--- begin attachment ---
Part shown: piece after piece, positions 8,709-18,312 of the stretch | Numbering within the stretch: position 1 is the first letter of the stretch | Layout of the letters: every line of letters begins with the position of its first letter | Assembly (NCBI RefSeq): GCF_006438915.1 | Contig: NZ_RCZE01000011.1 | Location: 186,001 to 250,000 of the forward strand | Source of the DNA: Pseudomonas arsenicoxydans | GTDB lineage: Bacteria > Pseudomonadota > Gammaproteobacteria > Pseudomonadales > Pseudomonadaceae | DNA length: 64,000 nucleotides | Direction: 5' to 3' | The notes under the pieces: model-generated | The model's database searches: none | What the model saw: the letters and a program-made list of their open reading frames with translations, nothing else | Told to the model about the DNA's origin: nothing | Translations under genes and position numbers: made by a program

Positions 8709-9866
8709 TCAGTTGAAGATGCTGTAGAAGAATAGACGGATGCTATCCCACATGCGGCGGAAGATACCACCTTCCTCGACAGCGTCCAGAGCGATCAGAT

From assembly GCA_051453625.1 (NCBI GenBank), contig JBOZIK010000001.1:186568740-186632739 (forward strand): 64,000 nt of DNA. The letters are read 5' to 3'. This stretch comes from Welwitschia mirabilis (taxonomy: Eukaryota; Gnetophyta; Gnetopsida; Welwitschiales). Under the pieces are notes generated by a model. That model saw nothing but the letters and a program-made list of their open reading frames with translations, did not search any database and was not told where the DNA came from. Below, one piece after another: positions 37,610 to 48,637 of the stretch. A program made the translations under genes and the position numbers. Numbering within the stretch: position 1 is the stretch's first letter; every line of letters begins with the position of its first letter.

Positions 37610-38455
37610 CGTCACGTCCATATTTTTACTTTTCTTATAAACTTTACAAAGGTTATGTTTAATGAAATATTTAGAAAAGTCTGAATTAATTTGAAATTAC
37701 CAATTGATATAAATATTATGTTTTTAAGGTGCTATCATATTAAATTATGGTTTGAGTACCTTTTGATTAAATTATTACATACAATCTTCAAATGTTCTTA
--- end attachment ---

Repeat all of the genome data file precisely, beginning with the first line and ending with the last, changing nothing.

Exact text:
Part shown: piece after piece, positions 8,709-18,312 of the stretch | Numbering within the stretch: position 1 is the first letter of the stretch | Layout of the letters: every line of letters begins with the position of its first letter | Assembly (NCBI RefSeq): GCF_006438915.1 | Contig: NZ_RCZE01000011.1 | Location: 186,001 to 250,000 of the forward strand | Source of the DNA: Pseudomonas arsenicoxydans | GTDB lineage: Bacteria > Pseudomonadota > Gammaproteobacteria > Pseudomonadales > Pseudomonadaceae | DNA length: 64,000 nucleotides | Direction: 5' to 3' | The notes under the pieces: model-generated | The model's database searches: none | What the model saw: the letters and a program-made list of their open reading frames with translations, nothing else | Told to the model about the DNA's origin: nothing | Translations under genes and position numbers: made by a program

Positions 8709-9866
8709 TCAGTTGAAGATGCTGTAGAAGAATAGACGGATGCTATCCCACATGCGGCGGAAGATACCACCTTCCTCGACAGCGTCCAGAGCGATCAGAT

From assembly GCA_051453625.1 (NCBI GenBank), contig JBOZIK010000001.1:186568740-186632739 (forward strand): 64,000 nt of DNA. The letters are read 5' to 3'. This stretch comes from Welwitschia mirabilis (taxonomy: Eukaryota; Gnetophyta; Gnetopsida; Welwitschiales). Under the pieces are notes generated by a model. That model saw nothing but the letters and a program-made list of their open reading frames with translations, did not search any database and was not told where the DNA came from. Below, one piece after another: positions 37,610 to 48,637 of the stretch. A program made the translations under genes and the position numbers. Numbering within the stretch: position 1 is the stretch's first letter; every line of letters begins with the position of its first letter.

Positions 37610-38455
37610 CGTCACGTCCATATTTTTACTTTTCTTATAAACTTTACAAAGGTTATGTTTAATGAAATATTTAGAAAAGTCTGAATTAATTTGAAATTAC
37701 CAATTGATATAAATATTATGTTTTTAAGGTGCTATCATATTAAATTATGGTTTGAGTACCTTTTGATTAAATTATTACATACAATCTTCAAATGTTCTTA